6. When choosing a school, consider more than just the program. If you’re working towards a PhD, you’ll be spending 4-6+ years in the city where your chosen program is. Make sure that’s a place you can live, because that is a significant chunk of your young life! Thinking about the kind of scene you are comfortable in (urban or rural?), and the cost of living matters. You want to make sure you can live on your stipend without too much debt, unless you’re independently wealthy, I suppose.
  7. Write your personal statement. Rewrite it. Rewrite it again. If you’ve applied for scholarships in the past, or remember your college application essay fondly, know that your graduate school personal statement or statement of purpose is nothing like that. This space is to specify your qualifications for graduate school, why you chose that particular program, your research interests, and who you want to work with. I originally had a flowery piece on what drives me to study religion, but luckily my major advisor gave me some much-needed constructive criticism. Although my final product was less reflective of who I am as a person, it represented me well as who I am as a burgeoning academic. Mention your publications, presentations, Honors thesis, etc., if you have done any of those. Showing experience with independent research is especially valuable for more prestigious programs that are less likely to hold your hand along the PhD process. Have as many eyes on your essay as possible (the PSAs are a great resource for this!!). Be honest and explicit about your research interests. Also, include several specific professors you hope to work with at the university, both within and outside your intended department. You need to be clear about why this particular program is right for you, and what you can in turn contribute to the program. Don’t be shy–you’re awesome, and the best way for them to know that is by telling them!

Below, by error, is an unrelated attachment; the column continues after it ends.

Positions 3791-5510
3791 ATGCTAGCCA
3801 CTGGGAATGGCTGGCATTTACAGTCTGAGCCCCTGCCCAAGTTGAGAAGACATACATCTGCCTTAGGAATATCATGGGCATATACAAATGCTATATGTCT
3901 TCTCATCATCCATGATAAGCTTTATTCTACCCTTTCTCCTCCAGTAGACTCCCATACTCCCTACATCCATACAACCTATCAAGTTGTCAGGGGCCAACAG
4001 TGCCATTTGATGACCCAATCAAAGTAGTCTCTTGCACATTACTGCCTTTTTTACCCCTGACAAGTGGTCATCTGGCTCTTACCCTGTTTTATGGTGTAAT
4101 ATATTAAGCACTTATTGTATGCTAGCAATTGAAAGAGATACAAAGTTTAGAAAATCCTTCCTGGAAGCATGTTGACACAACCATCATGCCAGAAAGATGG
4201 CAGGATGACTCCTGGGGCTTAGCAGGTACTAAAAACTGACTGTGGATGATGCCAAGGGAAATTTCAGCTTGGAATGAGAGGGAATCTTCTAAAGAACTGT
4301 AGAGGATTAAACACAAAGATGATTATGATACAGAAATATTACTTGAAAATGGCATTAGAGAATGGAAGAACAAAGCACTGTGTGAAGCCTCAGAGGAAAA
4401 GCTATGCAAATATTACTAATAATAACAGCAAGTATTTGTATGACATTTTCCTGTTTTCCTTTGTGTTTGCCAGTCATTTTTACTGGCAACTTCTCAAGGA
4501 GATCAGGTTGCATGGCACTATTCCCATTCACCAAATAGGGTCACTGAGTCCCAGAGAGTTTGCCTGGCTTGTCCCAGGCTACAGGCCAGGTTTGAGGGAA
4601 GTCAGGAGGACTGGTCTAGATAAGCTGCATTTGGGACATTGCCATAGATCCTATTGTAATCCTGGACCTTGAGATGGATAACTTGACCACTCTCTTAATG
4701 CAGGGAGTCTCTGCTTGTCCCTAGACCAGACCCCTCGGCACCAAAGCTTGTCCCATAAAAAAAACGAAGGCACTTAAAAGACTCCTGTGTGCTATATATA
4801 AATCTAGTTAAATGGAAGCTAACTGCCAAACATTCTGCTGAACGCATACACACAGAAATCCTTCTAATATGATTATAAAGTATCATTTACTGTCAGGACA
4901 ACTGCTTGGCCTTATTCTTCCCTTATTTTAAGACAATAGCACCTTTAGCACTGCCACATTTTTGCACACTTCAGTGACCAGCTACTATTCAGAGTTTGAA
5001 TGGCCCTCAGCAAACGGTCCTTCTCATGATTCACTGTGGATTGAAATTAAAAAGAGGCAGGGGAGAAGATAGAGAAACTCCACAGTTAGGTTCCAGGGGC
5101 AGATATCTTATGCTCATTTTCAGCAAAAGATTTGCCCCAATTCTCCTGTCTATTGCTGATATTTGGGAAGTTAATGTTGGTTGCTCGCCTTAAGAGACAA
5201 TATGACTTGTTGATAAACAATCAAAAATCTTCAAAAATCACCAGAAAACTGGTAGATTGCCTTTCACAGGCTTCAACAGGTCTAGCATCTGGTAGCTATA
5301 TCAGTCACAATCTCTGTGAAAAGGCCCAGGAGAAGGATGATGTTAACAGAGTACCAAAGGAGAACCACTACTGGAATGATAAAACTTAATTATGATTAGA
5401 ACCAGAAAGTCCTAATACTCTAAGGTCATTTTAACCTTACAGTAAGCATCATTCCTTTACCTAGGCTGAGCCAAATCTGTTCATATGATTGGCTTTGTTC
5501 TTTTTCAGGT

8. Don’t be afraid to press that “submit” button early. Often, it will take the program a little extra time to put all your pieces together, like your recommendation letters and GRE scores. Most of my applications were due on December 15th, but I submitted on the 13th to give myself a little more time to breathe and wait for all the pieces to officially come together. Also, for most applications, you don’t need to wait for your recommenders to send their letters in order for you to submit, and you can still send reminders in the application management feature. If it’s getting close to the deadline, send them a gentle reminder two days in advance, and everything should be fine.